Dementia in football: Chelsea may restrict heading in training as Frank Lampard calls for more research

James Robson
·3-min read
 (POOL/AFP via Getty Images)
(POOL/AFP via Getty Images)

Frank Lampard is considering restricting heading in training in light of growing concerns over the link between football and dementia.

The Chelsea manager revealed earlier this month that he fears the effects on his own long-term health following the number of cases of ex-players being diagnosed with the disease.

He is calling for reform at youth level – but says the dangers associated with heading the ball have also led him to review his own processes with Chelsea’s first team squad.

Lampard said: “I think we can work up the pyramid and we should. Already I’m certainly considering it in how we train here because of the seriousness of the issue.

“If there has to be a get-together of the smart minds that have put research into this – maybe ex-players - and if there are restrictions and if we are much more careful about how we train in terms of heading balls, I think we should look at it seriously.”

<p>Lampard understands the seriousness of the situation</p>POOL/AFP via Getty Images

Lampard understands the seriousness of the situation

POOL/AFP via Getty Images

World Cup winner Sir Bobby Charlton is the latest former player to be diagnosed with dementia.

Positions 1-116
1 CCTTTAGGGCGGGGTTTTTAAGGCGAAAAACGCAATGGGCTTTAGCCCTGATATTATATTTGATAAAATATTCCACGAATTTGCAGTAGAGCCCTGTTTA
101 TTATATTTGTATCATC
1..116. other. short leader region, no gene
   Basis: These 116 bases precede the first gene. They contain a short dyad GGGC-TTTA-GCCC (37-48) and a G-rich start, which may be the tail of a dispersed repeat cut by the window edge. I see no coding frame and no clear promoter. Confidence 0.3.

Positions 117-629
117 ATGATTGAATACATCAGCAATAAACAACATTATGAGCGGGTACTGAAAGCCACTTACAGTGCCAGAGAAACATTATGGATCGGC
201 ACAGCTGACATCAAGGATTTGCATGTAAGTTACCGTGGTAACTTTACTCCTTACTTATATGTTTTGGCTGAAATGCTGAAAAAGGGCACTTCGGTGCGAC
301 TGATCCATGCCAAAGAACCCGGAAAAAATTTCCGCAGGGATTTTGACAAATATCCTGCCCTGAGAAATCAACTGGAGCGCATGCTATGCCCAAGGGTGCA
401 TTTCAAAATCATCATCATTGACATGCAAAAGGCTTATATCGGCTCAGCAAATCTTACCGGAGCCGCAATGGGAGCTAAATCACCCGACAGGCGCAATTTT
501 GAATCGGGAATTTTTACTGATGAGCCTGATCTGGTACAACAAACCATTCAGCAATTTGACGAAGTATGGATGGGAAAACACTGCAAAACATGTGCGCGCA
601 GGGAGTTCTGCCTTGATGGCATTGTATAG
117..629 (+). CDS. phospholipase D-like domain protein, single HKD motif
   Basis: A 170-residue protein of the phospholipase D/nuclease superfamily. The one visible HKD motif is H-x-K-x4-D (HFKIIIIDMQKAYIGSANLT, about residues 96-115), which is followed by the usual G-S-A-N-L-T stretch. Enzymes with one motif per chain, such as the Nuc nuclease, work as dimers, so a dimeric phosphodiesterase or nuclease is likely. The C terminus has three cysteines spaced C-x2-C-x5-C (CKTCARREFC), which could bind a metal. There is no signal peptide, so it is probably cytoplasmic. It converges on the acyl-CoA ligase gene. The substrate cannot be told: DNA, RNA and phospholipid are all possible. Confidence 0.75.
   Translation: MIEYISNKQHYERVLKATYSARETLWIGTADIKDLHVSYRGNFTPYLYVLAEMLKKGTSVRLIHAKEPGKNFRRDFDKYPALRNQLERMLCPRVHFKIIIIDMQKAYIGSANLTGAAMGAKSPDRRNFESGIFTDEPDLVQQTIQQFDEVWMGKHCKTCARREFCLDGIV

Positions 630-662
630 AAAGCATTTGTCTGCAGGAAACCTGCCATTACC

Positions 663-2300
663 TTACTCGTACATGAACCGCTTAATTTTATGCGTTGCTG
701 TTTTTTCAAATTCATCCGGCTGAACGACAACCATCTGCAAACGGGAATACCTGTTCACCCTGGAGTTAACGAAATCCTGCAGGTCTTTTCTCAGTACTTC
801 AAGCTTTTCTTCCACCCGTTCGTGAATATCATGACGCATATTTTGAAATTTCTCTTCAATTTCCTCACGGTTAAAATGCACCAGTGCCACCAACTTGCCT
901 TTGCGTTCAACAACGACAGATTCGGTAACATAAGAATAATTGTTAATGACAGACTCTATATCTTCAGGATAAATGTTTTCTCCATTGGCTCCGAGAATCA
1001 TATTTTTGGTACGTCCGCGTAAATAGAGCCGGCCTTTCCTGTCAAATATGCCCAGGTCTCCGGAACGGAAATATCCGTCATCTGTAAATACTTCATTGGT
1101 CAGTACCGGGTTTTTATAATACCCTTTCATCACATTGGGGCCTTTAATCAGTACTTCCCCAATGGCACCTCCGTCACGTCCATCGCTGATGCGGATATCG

Research published last year claimed footballers were three and a half times more likely to develop neurodegenerative conditions as a result of repeated heading of the ball.

Guidelines released by the FA this year stated that children aged 11 and under will no longer participate in heading training.

Lampard admits it is difficult to implement at senior level.

“I think it has to be very structured from a younger age group,” he said. “The rules need to be stronger to make sure we’re not making young children head the ball. In developing years that’s more than possible.

“At a professional level because small gains in sport are huge, we all have to be working under the same guidelines and we have to trust each other that we are. At the moment there are no guidelines.

“If we were to restrict the training element when you ask players to head a ball on a Saturday I don’t think it’s possible. It would have to be something that goes across the board.

“I think we have to start with youth football and at the younger end of the spectrum for younger players and children that are developing and their bodies are developing.

“We really can control the levels we train. I’m not sure technically how important it is to overload training at that age and if we know now there is a health aspect to it, I think we control that.

“Again would lay that one on experts to set down the foundations, but anything we can do to make it more safe we should.”

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